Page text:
I had to go to Google…..will drones get that small and could they be used against our own population for whatever reason?

The DARPA Robotics Challenge was a showcase for how very large, very expensive robots could potentially be useful in disaster recovery and high-risk environments. Humanoids are particularly capable in some very specific situations, but the rest of the time, they’re probably overkill, and using smaller, cheaper, more specialized robots is much more efficient. This is especially true when you’re concerned with data collection as opposed to manipulation—for the “search” part of “search and rescue,” for example, you’re better off with lots of very small robots covering as much ground as possible.

Yesterday, DARPA announced a new program called SHRIMP: SHort-Range Independent Microrobotic Platforms. The goal is “to develop and demonstrate multi-functional micro-to-milli robotic platforms for use in natural and critical disaster scenarios.” To enable robots that are both tiny and useful, SHRIMP will support fundamental research in the component parts that are the most difficult to engineer, including actuators, mobility systems, and power storage.

https://spectrum.ieee.org/automaton/robotics/robotics-hardware/darpa-wants-your-insect-scale-robots-for-a-micro-olympics

There is much more on this situation….it will start with the military and move to the private sector….where would this stop?

Further reading:

http://www.businessinsider.com/heres-the-tiny-drone-the-us-military-is-testing-2015-6

http://www.dailymail.co.uk/sciencetech/article-2013802/U-S-military-drones-small-look-like-insects.html

https://www.thesun.co.uk/news/2578439/u-s-military-unleashes-swarm-of-tiny-intelligent-micro-drones/

Closing Thought–22Jun18

I was watching an episode of “Elementary” about a murder committed by a drone….there was even these nano drones that were used to spy on Holmes….as small as a mosquito…..made me think that drones are getting smaller but how small?

FLIR Systems Inc. will supply the Army with its next-generation nano drone, the company recently announced.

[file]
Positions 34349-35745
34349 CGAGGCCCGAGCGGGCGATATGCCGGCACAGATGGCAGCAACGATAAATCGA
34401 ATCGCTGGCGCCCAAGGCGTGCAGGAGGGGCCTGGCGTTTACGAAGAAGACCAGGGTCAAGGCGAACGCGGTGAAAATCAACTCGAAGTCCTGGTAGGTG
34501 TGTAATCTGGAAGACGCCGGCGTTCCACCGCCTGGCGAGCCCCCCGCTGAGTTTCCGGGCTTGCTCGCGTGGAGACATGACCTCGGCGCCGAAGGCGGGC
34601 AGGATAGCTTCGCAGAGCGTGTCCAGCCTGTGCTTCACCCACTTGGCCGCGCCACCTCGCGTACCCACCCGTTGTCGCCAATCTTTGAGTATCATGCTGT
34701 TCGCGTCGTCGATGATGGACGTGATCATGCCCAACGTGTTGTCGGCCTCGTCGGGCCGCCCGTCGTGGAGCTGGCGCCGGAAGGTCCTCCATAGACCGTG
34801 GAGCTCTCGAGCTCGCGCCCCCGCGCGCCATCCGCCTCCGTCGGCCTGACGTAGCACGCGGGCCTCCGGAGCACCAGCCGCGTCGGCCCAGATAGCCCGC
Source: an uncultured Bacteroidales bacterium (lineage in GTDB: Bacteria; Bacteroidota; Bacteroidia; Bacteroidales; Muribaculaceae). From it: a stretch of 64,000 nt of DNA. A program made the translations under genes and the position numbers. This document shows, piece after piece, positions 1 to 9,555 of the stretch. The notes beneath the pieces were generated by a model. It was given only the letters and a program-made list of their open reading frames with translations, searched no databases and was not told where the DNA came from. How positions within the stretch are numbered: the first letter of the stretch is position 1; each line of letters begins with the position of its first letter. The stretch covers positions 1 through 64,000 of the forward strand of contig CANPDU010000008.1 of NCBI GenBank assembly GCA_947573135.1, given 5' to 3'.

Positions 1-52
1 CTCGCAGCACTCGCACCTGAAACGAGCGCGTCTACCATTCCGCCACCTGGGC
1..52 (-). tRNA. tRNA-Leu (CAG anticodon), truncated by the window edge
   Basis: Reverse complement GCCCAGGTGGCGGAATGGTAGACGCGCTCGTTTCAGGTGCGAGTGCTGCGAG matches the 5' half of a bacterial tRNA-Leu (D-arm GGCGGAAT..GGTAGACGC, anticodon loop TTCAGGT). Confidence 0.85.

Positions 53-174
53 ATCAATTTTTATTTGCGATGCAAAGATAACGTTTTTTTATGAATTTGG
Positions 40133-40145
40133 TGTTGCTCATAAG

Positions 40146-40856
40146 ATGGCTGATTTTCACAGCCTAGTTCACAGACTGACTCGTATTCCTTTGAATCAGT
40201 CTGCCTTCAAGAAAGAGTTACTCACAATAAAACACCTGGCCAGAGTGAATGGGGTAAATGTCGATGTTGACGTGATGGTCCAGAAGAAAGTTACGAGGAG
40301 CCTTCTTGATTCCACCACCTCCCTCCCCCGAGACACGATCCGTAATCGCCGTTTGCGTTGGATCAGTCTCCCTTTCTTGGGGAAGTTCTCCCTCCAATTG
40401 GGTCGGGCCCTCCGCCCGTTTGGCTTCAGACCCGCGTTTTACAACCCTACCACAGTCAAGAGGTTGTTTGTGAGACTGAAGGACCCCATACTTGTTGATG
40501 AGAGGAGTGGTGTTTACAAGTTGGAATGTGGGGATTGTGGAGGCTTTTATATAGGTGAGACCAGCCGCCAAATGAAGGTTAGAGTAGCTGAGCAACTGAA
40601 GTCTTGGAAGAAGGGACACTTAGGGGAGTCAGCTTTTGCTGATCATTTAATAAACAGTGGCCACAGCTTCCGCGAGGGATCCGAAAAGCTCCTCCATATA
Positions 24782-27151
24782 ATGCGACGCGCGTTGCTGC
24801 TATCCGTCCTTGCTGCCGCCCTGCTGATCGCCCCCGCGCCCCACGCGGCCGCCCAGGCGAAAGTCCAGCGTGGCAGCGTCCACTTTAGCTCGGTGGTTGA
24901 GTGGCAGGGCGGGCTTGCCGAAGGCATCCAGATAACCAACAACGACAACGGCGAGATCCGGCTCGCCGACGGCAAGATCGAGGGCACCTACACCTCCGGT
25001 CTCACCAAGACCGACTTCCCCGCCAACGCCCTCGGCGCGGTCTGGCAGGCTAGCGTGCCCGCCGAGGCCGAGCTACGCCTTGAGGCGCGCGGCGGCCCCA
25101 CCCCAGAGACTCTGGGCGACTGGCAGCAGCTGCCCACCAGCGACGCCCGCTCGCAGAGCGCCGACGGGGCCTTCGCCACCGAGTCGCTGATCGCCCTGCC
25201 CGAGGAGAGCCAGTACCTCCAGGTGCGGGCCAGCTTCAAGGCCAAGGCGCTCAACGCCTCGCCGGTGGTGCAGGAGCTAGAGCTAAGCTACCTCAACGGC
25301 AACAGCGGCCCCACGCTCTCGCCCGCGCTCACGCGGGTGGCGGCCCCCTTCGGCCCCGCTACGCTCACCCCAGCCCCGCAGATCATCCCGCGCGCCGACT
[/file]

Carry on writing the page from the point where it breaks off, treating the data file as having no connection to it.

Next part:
A $2.6 million order has been made for the first shipment of the Black Hornet 3 as part of the Soldier Borne Sensor program.

The drone took seven years to develop, Ole Aguirre, FLIR director of unmanned aerial systems strategy and government affairs, said June 7 in an interview.

The system weighs only 32 grams, and can fly at speeds up to 21 kilometers per hour for up to 2 kilometers, he said.

http://www.nationaldefensemagazine.org/articles/2018/6/11/army-to-acquire-new-nano-drones

Was this art imitating life?

So if you are outside and hear a mosquito in your ear it might be Big Brother targeting you for some reason or another.

Time for me to start my weekend….going to live it up since I must go back to the hospital next week for yet another procedure…..

Closing Thought–03Apr18

Since the news broke about the insecurity of Facebook the conversation about the people’s privacy is once again newsworthy…..

Well I am here to keep you abreast of the government’s attempts to invade our privacy….ever hear of the CLOUD Act?

No?  Then maybe you should stop skimming the post and read it for real…..

While the nation remained fixated on gun control and Facebook’s violative practices last week, the U.S. government quietly codified the CLOUD Act, its own intrusive policies on citizens’ data.

While the massive, $1.2 trillion omnibus spending bill passed Friday received widespread media attention, the CLOUD Act — which lawmakers snuck into the end of the 2,300-page bill — was hardly addressed.

The Clarifying Lawful Overseas Use of Data Act (CLOUD) “updates the rules for criminal investigators who want to see emails, documents and other communications stored on the internet,”CNETreported. “Now law enforcement won’t be blocked from accessing someone’s Outlook account, for example, just because Microsoft happens to store the user’s email on servers in Ireland.

The CLOUD Act will also allow the U.S. to enter into agreements that allow the transfer of private data from domestic servers to investigators in other countries on a case-by-case basis, further globalizing the ever-encroaching surveillance state. The Electronic Frontier Foundation, which has strongly opposed the legislation, listed several consequences of the bill, which it called “far-reaching” and “privacy-upending”:

http://theantimedia.com/us-government-privacy-cloud-act/

Our internet privacy has been under attack for well over a year now….we had better pay attention or lose out completely.

Once And Future Infowars

Well first the Infowars in this post has nothing to with the site from the uber-conspiracist, Alex Jones….or the tin foil hat crowd…..